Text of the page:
Sykes leaned back
off the table, he crossed his arms and cocked his head. He’d personally
processed 27 murders in the last year alone, a comparatively slow year, but
still. This guy sitting in front of him was genuinely puzzling. No passion,
“So that’s why you
killed him, because you thought he’d never be a genuine friend?”
“No. Most people
fall into that category.” Said Percy.
“People who would
never be my genuine friend.”
“So, why’d you kill
“I do not know, I
just wanted him to end.”
Sykes could see that
the conversation was getting him nowhere. He looked at the two-way mirror and
scratched his ear. A signal to his partner that he was coming out. Sykes looked
back at Percy, then started for the door.
“Why do you need to
know why?” asked Percy as Sykes reached for the door knob. Percy continued.
“I mean you already
know I did it. You have my confession; you have camera footage and you have a
whole store full of people who will say I murdered him. Send me to prison, I’m
“Hungry for what?”
“Hungry for blood!”
Percy twisted his face and curled his fingers into claws. “I am kidding, no I am
just hungry for food. I mean a burger would be nice, but I will start getting
used to prison food. I am just regular old hungry, that is all.”
Sykes was starting to feel his blood pressure
rise. Percy’s nonchalance and sarcasm were tapping at the mercury thermometer
sticking in the area of Sykes’ brain in charge of temperament.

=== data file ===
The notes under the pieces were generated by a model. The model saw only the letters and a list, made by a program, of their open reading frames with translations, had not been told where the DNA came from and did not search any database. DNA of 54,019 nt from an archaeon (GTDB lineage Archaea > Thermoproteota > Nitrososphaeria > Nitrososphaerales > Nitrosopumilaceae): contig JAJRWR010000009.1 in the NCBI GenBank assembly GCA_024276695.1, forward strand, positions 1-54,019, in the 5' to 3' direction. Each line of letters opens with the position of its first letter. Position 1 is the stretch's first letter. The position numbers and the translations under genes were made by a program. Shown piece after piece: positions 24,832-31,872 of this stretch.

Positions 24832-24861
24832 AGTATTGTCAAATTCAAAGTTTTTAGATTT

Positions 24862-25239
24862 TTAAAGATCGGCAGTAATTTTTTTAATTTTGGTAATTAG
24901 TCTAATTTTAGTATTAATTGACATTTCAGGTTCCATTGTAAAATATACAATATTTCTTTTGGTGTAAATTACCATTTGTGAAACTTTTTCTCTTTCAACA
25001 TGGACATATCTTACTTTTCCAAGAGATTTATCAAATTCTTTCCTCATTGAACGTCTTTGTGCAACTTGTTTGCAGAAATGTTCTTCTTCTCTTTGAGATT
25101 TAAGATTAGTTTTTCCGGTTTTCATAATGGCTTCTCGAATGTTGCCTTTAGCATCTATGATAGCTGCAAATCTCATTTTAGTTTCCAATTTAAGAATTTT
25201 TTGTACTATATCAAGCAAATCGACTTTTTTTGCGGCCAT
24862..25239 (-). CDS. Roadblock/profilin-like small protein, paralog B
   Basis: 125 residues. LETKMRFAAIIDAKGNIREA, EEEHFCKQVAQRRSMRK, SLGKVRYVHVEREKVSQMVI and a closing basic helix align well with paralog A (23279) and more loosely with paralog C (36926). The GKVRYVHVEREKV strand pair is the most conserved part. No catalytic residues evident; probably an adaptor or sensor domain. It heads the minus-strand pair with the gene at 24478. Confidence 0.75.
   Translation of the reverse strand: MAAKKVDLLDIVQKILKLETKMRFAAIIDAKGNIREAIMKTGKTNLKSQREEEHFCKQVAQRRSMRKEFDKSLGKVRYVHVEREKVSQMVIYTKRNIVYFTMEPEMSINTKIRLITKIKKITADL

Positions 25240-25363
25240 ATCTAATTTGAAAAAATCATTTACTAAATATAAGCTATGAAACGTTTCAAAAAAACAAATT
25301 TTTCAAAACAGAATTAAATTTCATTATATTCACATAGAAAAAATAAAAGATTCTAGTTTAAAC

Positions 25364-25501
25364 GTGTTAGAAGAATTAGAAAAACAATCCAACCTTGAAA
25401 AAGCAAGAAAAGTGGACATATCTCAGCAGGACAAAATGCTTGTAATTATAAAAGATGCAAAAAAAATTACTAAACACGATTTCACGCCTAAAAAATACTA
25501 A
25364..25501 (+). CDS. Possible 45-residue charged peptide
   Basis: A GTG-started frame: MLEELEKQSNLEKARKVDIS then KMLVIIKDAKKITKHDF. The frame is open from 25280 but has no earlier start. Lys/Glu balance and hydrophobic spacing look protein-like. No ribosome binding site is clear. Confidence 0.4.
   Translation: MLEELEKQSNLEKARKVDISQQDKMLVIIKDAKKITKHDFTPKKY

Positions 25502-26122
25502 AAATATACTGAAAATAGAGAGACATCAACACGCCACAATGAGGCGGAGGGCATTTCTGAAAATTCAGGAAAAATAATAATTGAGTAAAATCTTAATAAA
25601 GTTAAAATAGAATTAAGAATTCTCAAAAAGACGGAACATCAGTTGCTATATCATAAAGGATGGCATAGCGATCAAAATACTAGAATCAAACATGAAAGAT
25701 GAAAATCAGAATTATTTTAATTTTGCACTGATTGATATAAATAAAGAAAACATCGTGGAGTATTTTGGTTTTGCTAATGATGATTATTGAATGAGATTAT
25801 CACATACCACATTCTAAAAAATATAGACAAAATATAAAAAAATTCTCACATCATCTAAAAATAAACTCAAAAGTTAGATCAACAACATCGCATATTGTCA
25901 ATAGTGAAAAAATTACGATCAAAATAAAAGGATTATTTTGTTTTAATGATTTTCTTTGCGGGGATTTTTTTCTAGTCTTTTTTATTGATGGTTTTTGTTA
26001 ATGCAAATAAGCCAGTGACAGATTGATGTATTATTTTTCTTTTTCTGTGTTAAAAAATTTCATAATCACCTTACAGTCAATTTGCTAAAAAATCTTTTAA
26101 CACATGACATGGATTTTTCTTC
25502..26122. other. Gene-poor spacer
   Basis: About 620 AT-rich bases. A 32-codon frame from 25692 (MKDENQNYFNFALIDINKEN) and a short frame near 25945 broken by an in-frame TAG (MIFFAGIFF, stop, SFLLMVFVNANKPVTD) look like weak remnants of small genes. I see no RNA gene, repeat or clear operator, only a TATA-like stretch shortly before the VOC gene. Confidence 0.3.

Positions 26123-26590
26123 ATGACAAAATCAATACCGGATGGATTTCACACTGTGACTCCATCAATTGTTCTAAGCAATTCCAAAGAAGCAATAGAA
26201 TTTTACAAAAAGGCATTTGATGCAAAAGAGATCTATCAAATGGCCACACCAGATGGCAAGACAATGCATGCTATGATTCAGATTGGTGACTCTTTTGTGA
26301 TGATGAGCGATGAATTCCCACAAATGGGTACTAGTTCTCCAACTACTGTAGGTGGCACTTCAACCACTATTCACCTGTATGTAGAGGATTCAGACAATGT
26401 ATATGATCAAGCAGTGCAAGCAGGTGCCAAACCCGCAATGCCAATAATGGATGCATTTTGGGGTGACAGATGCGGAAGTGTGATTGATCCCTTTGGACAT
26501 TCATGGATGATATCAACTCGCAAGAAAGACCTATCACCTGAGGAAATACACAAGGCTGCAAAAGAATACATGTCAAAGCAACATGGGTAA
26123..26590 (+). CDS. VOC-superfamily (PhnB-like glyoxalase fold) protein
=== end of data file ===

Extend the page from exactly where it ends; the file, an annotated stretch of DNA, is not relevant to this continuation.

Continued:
“Also, it is boring
in here.” Added Percy. Sykes paused and took a step backwards into the room. He
rolled his tongue between his top row of teeth and top lip, pressing it against
the roof of his mouth before he spoke.
“Would you say this
Percy didn’t answer
right way. Sykes asked again.
“Did you plan this
out and think it through before doing it?”
“No, I know what
pre-meditated means. I am just trying to understand if you are truly asking me
if I planned to kill him in the middle of a store full of people by beating his
face in with a larger than average carrot. Is that what you think I planned?”
Sykes didn’t want to get further away from
the point. So, he tried again.
“Had you ever
thought about killing him before that day in the grocery store?”
furrowed his brow and used his bottom teeth to pull his upper lip into his
mouth before answering.
“Sure, I thought
about it. Little day dreams here and there but nothing like a step-by-step
plan. I mean obviously that is not how it went down.” Percy paused then looked
at the two-way glass, he pointed between the glass and Sykes.
“Are you telling me